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I compliment Rory Spiegel, MD, for his choice of articles to review, and his commentary regarding the possible existence of a subgroup that may benefit from these therapies is reasonable. I wanted to share with readers some important statistical issues in his article, “CRASH-3: TXA Has Nominal Benefit for TBI.” (EMN. 2020;42:1; http://bit.ly/2UimLTH.)
I ask readers this: Did you know that if a study enrolls enough subjects, a statistically significant difference between groups can be demonstrated for any groups compared? Of course, that difference may be very small.
A recent review summarized four reasons scientists and doctors should not consider p-value the be-all and end-all. (Biol Lett. 2019;15:20190174; http://bit.ly/3aEzPHW.) Considering a p-value in isolation, without concomitant consideration of effect size, represents an incomplete analysis.
Effect size also matters. Take, for example, the WOMAN trial, which enrolled women with significant postpartum hemorrhage. (Lancet. 2017;389:2105; http://bit.ly/2skflDp.) This trial failed to demonstrate a difference in mortality after enrolling more than 15,000 women. After 20,060 patients were enrolled, a small mortality benefit was suggested for TXA. Looking at all causes of death, however, 227 of the 10,036 women given TXA died (2.3%), while 256 of the 9985 women not given TXA died (2.6%). This suggests a number needed to treat (NNT) of more than 330 women for TXA, NNT=(1/[.026-.023]).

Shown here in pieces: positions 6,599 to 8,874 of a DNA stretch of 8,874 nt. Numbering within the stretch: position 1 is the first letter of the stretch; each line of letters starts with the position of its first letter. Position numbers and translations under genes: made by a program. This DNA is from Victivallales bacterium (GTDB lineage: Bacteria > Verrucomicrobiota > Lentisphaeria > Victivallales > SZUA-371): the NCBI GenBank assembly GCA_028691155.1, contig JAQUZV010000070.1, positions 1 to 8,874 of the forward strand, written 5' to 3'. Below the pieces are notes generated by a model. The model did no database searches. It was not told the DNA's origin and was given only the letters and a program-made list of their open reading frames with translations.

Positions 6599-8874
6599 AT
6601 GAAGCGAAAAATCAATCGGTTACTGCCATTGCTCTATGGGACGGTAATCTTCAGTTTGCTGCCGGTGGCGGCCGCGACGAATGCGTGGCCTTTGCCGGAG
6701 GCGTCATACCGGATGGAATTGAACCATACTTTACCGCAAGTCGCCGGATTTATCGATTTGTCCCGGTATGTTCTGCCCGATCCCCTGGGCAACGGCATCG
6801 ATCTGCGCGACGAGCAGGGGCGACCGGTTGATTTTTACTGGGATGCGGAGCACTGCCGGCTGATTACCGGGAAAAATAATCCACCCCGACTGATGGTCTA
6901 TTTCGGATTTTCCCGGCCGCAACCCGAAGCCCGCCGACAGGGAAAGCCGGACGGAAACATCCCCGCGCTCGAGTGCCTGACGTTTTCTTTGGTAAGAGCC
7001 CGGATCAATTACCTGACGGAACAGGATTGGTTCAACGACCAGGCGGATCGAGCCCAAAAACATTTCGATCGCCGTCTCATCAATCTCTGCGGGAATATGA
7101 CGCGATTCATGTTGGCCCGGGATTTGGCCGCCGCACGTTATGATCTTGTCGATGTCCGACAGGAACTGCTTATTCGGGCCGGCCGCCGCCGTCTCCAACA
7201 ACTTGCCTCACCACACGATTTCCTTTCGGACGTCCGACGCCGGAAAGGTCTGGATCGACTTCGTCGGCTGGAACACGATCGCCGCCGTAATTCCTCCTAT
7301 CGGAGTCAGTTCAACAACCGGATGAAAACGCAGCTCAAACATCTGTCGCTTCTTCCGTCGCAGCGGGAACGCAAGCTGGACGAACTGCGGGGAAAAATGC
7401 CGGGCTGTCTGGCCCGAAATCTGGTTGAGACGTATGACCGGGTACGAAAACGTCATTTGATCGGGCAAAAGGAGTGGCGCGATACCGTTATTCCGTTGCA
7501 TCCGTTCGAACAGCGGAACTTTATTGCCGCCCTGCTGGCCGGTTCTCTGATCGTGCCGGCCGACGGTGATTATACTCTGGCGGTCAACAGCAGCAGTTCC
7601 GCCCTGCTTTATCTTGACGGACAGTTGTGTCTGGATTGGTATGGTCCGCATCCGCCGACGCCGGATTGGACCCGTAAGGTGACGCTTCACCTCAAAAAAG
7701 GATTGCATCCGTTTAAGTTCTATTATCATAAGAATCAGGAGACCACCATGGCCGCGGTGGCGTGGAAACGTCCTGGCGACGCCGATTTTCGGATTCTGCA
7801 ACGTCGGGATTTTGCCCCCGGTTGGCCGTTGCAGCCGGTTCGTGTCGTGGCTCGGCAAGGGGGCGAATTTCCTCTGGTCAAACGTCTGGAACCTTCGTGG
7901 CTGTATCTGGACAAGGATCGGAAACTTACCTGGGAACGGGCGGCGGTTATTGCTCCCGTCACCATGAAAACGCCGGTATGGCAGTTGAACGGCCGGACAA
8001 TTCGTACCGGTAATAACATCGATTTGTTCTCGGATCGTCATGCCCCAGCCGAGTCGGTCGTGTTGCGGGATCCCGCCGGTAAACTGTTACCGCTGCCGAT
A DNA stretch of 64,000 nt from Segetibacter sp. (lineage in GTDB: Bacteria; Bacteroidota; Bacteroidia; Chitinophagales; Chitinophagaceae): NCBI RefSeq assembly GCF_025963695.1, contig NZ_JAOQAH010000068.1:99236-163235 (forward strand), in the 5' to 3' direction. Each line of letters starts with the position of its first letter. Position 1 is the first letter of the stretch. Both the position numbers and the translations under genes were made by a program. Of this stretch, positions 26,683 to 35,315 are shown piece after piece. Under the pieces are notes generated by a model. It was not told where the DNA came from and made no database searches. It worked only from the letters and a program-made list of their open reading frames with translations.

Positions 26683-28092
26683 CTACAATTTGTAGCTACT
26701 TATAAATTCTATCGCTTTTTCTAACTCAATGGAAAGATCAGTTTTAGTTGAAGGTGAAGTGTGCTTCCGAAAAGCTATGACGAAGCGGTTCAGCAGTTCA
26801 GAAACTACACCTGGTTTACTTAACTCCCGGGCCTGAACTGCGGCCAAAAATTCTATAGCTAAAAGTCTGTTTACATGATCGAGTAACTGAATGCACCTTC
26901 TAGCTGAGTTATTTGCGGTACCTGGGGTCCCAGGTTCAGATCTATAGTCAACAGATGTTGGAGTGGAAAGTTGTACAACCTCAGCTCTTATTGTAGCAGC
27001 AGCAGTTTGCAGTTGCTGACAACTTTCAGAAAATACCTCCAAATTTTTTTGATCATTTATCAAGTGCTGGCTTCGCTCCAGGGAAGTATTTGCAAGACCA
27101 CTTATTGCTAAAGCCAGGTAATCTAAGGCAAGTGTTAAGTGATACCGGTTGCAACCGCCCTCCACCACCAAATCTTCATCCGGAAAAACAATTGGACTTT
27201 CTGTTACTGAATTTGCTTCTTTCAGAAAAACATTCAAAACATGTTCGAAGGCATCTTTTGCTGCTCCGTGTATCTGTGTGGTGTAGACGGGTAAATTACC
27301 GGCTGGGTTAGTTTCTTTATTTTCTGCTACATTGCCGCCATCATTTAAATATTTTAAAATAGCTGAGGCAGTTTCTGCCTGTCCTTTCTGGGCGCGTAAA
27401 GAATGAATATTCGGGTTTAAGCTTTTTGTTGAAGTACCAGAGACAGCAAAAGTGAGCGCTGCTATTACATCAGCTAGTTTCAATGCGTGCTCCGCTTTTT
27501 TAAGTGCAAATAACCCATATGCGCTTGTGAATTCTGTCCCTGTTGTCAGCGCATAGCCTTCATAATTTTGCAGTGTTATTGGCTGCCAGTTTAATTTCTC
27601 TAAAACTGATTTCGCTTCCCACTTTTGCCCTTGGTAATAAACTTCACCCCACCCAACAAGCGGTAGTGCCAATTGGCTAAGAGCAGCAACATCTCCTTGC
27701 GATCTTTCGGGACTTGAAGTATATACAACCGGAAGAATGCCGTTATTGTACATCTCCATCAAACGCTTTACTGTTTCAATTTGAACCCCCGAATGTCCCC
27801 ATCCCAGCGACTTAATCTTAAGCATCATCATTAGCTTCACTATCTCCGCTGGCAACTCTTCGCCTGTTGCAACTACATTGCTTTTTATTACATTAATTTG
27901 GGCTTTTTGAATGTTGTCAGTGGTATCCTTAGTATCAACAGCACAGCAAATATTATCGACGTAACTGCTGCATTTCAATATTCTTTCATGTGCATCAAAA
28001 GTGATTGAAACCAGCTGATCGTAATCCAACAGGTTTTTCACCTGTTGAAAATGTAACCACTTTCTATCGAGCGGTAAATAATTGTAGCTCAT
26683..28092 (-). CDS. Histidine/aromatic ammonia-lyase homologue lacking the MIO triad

The 95% confidence interval for deaths, however, was a relative risk of 0.74-1.05. In other words, even after enrolling more than 20,000 patients, the 95% confidence interval extrapolated from this trial included the possibility that the true population relative risk of death may have been greater with TXA.
I hope EMN readers look not only at the p-value but also at the effect size, which is just as important, when viewing clinical trial data. Interventions with small effect sizes should be viewed with skepticism despite a “significant” p-value, especially when the treatment is expensive. (Are you listening, cardiology colleagues?)
Gary Gaddis, MD, PhD
St. Louis, MO
Dr. Spiegel responds: Great point! This is a really important concept to consider whenever you are appraising the literature. Thanks for your insightful comments.